Resilience amongst the long term ill

11 July 2011

People who have a long term debilitating physical illness demonstrate mental resilience according to Understanding Society, the world’s largest longitudinal household study. The first findings reveal that people diagnosed with cancer, diabetes, respiratory or cardiovascular disease report similar mental health scores to those without physical illness.  The survey’s findings suggest that those people who may not be able to function well physically because of an illness do not necessarily suffer problems with their mental health - for example with their concentration, confidence and feelings of strain.

Another surprise finding from the study is that over half (52 per cent) of those indicating high levels of distress and anxiety, and therefore identified as at risk of suffering minor mental illness, still report fairly positive overall mental well-being.

Professor Amanda Sacker, Institute for Social and Economic Research, who analysed the findings, commented: "Initial findings regarding mental health may appear counter-intuitive but it is good to see such resilience amongst those with long term physical illnesses. Understanding Society will continue to follow the same people in years to come as they get older. As they change their health-related behaviours and experience different health, work and family challenges this will give us a good insight into the factors that cause mental health problems and how to provide the best support."

Initial analysis of the data collected in the first survey also found that:

  • self rated mental health did not differ between England, Scotland, Wales and Northern Ireland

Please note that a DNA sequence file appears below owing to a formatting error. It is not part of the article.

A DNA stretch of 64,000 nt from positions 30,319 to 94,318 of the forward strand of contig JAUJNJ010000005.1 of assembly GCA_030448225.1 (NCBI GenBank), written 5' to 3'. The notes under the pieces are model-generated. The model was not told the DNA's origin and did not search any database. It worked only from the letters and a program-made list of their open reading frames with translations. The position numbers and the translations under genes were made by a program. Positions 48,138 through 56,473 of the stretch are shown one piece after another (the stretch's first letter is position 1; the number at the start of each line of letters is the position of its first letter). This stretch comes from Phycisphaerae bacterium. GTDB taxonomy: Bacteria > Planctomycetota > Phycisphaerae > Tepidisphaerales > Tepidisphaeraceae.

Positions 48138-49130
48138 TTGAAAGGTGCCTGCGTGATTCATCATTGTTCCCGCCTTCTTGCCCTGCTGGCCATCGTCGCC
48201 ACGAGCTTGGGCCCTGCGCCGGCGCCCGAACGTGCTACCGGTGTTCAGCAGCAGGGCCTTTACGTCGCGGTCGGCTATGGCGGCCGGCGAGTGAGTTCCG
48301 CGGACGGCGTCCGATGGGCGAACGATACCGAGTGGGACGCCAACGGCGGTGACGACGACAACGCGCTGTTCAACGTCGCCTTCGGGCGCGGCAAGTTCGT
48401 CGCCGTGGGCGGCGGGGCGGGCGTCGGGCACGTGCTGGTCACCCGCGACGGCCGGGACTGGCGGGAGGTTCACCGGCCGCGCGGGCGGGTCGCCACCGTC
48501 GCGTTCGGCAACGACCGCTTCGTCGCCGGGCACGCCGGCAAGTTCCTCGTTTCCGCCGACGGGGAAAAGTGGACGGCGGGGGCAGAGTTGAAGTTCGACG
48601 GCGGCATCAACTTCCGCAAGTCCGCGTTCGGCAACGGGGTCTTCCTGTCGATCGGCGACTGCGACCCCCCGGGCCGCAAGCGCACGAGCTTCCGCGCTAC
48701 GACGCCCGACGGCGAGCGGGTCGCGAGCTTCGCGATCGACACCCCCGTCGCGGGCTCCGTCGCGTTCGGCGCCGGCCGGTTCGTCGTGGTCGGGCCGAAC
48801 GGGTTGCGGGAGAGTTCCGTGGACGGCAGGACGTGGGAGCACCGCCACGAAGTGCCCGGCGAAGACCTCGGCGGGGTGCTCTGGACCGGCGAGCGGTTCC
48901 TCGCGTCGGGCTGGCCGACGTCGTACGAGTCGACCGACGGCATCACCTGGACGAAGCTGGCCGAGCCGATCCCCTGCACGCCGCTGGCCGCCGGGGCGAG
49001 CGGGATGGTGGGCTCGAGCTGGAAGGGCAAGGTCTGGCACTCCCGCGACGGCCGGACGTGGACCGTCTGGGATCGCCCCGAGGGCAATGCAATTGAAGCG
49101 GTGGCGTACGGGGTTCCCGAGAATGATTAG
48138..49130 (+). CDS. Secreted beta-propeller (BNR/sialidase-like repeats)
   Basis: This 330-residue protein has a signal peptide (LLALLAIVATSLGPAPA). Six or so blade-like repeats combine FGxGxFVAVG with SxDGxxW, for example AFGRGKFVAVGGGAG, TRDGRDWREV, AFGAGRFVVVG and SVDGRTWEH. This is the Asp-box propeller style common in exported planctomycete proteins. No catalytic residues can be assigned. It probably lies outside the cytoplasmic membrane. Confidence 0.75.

• there are no differences between males and females, with 50 per cent rating their overall health as either 'excellent' or 'very good'
  • thirty-seven per cent of males and 38 per cent of females have a long term illness; of these 68 per cent of males and 71 per cent of females reported limitations in the last month. Climbing stairs as well as the amount and kinds of work that can be done were the most common stated, with women tending to report recent limitations more than men
  • asthma, arthritis and high blood pressure are the three most prevalent conditions, each affecting over 10 per cent of the sample
  • overall figures indicate that seven per cent of the total population (approximately 25,000 respondents) have at some point in their lives been diagnosed with clinical depression and that of those people the majority (69 per cent), currently suffer from depression.

Understanding Society is following 40,000 UK households over many years and will revisit health, family life, employment and a range of other aspects of people’s lives. The survey is funded by the Economic and Social Research Council (ESRC) and managed by the Institute of Social and Economic Research (ISER) at the University of Essex. The first findings book is published online at http://research.understandingsociety.org.uk/findings/early-findings.  Individual chapters are also available to download.